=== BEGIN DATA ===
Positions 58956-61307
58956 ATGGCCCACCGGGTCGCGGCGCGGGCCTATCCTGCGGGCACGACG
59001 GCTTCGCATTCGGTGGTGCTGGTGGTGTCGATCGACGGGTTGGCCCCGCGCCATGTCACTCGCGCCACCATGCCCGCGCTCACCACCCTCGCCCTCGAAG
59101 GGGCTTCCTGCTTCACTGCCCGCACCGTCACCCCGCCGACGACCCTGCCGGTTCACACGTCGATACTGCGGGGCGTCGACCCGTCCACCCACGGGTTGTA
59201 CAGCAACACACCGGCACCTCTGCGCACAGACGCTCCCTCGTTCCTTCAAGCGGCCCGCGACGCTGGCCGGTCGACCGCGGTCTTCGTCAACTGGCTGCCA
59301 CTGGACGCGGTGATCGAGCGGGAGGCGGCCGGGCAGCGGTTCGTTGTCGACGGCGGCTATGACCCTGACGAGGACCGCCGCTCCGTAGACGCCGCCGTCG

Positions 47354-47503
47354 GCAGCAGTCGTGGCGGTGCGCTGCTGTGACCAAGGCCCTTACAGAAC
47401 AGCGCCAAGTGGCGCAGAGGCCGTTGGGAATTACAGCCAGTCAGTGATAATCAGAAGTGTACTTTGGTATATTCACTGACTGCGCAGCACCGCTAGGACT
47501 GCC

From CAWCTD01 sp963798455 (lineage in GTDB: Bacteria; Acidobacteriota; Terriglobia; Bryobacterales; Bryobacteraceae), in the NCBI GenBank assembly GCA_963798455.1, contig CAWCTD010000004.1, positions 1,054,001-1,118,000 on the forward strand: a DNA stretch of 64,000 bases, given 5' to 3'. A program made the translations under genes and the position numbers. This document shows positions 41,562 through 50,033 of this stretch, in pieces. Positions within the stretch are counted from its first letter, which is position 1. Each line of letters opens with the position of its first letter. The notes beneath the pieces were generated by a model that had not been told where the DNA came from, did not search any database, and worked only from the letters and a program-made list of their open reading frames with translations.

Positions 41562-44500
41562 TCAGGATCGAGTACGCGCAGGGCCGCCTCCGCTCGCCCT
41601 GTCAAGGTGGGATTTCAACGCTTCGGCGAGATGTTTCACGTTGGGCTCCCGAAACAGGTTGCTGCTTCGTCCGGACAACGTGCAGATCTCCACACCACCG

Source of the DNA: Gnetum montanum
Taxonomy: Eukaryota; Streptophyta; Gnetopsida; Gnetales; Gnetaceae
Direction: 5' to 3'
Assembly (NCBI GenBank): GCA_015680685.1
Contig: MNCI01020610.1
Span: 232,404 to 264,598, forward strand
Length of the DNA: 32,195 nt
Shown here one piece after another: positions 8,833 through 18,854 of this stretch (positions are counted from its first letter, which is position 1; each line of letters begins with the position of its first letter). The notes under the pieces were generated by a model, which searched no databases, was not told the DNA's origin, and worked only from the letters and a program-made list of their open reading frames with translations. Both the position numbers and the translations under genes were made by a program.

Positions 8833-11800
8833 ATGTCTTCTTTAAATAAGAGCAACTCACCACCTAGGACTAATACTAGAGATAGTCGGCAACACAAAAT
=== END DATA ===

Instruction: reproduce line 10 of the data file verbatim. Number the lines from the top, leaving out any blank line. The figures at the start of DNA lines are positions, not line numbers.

47501 GCC